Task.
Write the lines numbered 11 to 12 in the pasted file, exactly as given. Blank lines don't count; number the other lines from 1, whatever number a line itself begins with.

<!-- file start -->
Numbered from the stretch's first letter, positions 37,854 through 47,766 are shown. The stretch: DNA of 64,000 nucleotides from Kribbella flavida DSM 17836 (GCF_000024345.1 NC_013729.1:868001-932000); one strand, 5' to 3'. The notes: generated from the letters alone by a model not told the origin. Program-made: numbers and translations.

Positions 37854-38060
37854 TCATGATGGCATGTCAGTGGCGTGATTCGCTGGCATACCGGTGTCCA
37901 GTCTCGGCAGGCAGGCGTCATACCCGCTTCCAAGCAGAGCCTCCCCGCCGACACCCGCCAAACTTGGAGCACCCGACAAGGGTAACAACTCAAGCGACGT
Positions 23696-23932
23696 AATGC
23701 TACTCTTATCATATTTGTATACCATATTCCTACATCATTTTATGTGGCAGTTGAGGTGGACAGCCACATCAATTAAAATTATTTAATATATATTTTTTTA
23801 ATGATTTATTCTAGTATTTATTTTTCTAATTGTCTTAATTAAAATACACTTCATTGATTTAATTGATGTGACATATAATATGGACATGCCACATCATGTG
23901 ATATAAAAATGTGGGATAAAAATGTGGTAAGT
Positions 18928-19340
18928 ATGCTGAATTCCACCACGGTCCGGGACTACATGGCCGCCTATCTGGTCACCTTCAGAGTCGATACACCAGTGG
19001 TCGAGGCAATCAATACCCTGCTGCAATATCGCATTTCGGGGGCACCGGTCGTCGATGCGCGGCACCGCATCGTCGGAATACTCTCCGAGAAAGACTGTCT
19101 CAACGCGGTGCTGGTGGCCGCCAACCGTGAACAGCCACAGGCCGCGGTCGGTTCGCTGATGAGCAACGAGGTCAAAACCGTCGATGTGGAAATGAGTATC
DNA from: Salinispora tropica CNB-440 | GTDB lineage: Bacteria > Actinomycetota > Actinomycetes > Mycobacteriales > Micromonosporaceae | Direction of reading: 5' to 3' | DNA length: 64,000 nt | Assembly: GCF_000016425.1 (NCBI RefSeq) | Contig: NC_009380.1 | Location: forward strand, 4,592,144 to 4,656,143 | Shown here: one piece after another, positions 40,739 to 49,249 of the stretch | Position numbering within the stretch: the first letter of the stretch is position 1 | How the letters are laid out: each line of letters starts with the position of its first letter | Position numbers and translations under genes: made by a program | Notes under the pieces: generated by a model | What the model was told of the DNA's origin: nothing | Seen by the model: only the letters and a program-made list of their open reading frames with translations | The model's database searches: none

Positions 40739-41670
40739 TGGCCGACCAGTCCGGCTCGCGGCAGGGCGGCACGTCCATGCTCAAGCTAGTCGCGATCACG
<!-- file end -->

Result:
18928 ATGCTGAATTCCACCACGGTCCGGGACTACATGGCCGCCTATCTGGTCACCTTCAGAGTCGATACACCAGTGG
19001 TCGAGGCAATCAATACCCTGCTGCAATATCGCATTTCGGGGGCACCGGTCGTCGATGCGCGGCACCGCATCGTCGGAATACTCTCCGAGAAAGACTGTCT